2. Pickup covers do nothing to reject hum. All they do is get in the way and decrease future resale value.

    3. I didn't change out the bridge in mine. I believe in keeping Fenders totally stock since seeing how ridiculous the prices for stock 70's Fenders are. The only non-stock thing on my bass are the strap locks, but I still have the old ones and can change them back. Besides, it's a fine bridge, and I am firmly convinced that the bridge doesn't matter soundwise. I've never made a bridge change and had it impact the sound. So why bother?

    4. There is plenty of growl in the stock pickups. They're '62 reissues, and they sound like it. To maximize it, plug it in and turn it up.

    5. Yes, they are bolt-ons, which to me sound oh so much better than neck-thru-body. The neck-thru-body design smoothes out the idiosyncracies that makes bolted necks sound so good, such as uneven response up and down the neck, less sustain, etc. Those things sound good and pleasing to the human ear, whereas a more even response tends to sound smooth but unremarkable.

    Having said that, I own a couple neck-thru's, and I quite like them. Just not to the level that I like my Fenders.
  7. Geezerman


    Nov 28, 2004
    Chicago, IL
    i was thinking about getting the pickup covers to rest my thumb on as i play, as i find the sing coil pickup uncomfrotable but, who knows! I apreciate all the responses and look forward to more!

  8. Jazzin'

    Jazzin' ...Bluesin' and Funkin'

    Leo Quann BadAss II. The bridge that came with my MIM had sadles that moved around, but I don't think every single one is like that.
  9. Geezerman


    Nov 28, 2004
    Chicago, IL
    From certain reviews I've heard it seems like its a widespread problem!
  10. frigo

    frigo burn in hell!

    Dec 8, 2003
    mi '01 jaz is all stock, and that's how it will always be
  11. frigo

    frigo burn in hell!

    Dec 8, 2003
  12. JimmyM


    Apr 11, 2005
    Apopka, FL
    Endorsing: Ampeg Amps, EMG Pickups
    Oh shoot, I didn't notice you said the non-Americans at first. OK, a little addendum...the pickups in MIM basses aren't 62 reissues. I have heard that the newer ones have better pickups than the older ones, but MIM pickups can tend to be a little noisy and low on output.
  13. frigo

    frigo burn in hell!

    Dec 8, 2003
    me too... btw mine is american
  14. Geezerman


    Nov 28, 2004
    Chicago, IL
  15. Jazzin'

    Jazzin' ...Bluesin' and Funkin'

    I don't think MIMs can come with maple necks.
  16. shaolinwhat


    Jun 5, 2005
    mm hmm thats one of my biggest beefs with mim basses haha, other than the pickups. i love me some maple fretboard.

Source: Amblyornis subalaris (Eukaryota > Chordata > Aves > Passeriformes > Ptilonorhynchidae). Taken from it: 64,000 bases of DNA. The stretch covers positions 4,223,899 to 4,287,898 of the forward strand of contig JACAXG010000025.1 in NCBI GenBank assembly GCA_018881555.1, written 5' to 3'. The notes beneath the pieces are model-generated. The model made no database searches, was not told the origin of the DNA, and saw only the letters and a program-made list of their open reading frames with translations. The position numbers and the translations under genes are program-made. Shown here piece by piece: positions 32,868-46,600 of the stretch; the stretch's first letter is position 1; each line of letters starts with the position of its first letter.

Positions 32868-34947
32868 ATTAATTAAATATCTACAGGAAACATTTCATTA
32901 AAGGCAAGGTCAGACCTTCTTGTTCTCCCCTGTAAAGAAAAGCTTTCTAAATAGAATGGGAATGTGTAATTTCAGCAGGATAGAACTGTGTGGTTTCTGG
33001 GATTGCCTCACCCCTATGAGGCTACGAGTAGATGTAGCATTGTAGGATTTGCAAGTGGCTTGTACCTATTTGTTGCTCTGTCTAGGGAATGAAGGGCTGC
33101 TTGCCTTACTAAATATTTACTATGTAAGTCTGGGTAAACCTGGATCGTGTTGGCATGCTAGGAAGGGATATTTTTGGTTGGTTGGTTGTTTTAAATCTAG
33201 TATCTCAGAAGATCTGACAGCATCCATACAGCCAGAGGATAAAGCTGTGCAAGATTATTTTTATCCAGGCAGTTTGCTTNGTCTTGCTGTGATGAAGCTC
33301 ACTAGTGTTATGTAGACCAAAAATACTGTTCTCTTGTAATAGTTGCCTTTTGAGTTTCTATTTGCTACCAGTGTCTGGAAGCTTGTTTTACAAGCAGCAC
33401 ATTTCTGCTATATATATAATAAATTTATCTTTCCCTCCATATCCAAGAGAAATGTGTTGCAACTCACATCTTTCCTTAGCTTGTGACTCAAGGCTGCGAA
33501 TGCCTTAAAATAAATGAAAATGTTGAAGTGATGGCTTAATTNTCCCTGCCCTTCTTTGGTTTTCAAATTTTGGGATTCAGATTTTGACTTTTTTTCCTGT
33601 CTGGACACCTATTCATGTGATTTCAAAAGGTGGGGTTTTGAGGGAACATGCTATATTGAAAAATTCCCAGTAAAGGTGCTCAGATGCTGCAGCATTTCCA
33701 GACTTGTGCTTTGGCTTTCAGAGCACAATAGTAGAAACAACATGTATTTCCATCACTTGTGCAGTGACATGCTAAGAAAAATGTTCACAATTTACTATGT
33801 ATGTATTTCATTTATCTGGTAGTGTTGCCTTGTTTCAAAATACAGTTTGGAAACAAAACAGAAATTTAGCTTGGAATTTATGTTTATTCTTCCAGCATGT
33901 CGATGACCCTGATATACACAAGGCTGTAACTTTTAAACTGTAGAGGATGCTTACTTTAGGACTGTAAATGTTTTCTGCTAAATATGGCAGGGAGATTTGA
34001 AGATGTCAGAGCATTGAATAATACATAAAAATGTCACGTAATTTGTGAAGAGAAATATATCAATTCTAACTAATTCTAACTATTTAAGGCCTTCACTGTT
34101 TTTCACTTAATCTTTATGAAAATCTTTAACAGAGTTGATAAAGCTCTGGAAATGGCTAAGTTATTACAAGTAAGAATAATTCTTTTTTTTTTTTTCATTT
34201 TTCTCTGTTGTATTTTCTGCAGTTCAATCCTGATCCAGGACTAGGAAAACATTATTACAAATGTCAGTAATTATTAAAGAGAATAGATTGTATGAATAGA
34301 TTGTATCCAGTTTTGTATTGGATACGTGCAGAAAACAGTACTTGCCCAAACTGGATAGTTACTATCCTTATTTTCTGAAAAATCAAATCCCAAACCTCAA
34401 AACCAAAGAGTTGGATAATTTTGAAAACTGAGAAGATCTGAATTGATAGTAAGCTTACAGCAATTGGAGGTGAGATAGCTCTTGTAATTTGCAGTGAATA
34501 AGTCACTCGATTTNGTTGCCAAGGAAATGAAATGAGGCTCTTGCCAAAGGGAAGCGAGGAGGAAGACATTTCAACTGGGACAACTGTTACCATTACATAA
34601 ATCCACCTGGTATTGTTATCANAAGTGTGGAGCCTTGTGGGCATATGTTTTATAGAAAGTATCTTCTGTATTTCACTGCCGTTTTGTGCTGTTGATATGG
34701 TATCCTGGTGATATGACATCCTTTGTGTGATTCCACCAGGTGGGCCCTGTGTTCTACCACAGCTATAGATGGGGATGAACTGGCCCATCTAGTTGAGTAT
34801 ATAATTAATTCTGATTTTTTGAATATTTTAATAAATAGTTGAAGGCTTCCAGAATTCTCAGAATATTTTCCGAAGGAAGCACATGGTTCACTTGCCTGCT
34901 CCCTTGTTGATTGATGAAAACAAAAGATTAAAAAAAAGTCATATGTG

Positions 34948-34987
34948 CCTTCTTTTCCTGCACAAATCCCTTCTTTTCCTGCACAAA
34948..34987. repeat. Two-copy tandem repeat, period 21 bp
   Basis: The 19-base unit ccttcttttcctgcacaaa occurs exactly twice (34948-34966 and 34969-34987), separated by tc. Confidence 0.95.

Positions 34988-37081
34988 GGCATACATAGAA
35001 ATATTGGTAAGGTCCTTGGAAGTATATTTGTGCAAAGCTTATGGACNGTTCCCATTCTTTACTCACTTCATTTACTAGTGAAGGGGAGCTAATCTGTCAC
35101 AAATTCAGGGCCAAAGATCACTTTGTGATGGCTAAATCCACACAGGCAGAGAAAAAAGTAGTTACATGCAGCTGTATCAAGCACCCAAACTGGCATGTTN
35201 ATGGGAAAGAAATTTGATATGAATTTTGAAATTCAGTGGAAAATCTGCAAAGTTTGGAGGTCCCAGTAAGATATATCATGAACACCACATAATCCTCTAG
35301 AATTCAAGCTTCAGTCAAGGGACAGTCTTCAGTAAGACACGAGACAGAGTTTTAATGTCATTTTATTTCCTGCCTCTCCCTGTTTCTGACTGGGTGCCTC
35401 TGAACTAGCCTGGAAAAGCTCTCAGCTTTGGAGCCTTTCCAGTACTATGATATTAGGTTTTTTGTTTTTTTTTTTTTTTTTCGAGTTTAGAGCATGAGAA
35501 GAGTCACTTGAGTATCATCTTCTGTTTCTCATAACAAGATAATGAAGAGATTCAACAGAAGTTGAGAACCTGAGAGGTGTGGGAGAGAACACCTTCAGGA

17. funkasaurus


    Apr 23, 2001
    Los Angeles

    My 2000 MIM Jazz's bridge saddles also shifted quite easily. Replaced it with a BAII and I couldn't be happier, that sucker is solid. The original pups were a little noisy and were replaced with DiMarzio Model J's. She sounds killer now and plays as well as any Fender Jazz I've played. I spent the time to shop around and found a good one and it's paid off.

    I will probably eventually replace the tuners, shield the cavity, and replace the pots just to get some practice soldering. I don't expect it will make a huge difference in tone.

    Oh yeah I replaced the nobs with vintage style nobs, just an aesthetic upgrade.

    If you find a good one, MIM's can be one of the best values in bassdom. Good luck!
  18. markjazzbassist

    markjazzbassist Supporting Member

    Apr 19, 2005
    Cleveland, OH
    I have a 97 Fender MIM Jazz Fretless. I have done a little work on it to make it equivalent or better than an american model, and for much less.

    here are the mods i have done and there prices

    Leo Quan BAII Bridge - $60 new
    Bartolini 9J Pickups - $60 used
    Control Plate and Pots - $40 new
    pearloid pickguard - $20 new
    straplocks - $15 new

    one mod i am going to do but haven't gotten around to it yet

    S-1 Switch - $20

    (cost of the dpdt switch and wire)

    after i put on the S-1 switch the bass will be better than an american jazz and it's a MIM. The new bridge and pickups really help the tone to be a lot more clear. Once i get the s-1 switch the bass with have a lot of tonal options for a passive bass.

    I have found that when you work on your bass and start tweaking, improving, and customizing it, the bass becomes more enjoyable to play and also feels more like your bass and not just some old fender.

    just my .02

    good luck
  19. JimmyM


    Apr 11, 2005
    Apopka, FL
    Endorsing: Ampeg Amps, EMG Pickups
    It kills your future resale value, though.
  20. Geezerman


    Nov 28, 2004
    Chicago, IL
    Eh i just want the best tone for my buck. so far im looking at
    MIM Fender jazz
    -BAII bridge
    -custom pickguard, knobs (aestics)
    - strap locks

    do you think new pickups would be best (I'm very new tot he pickup game) and i like growl....:D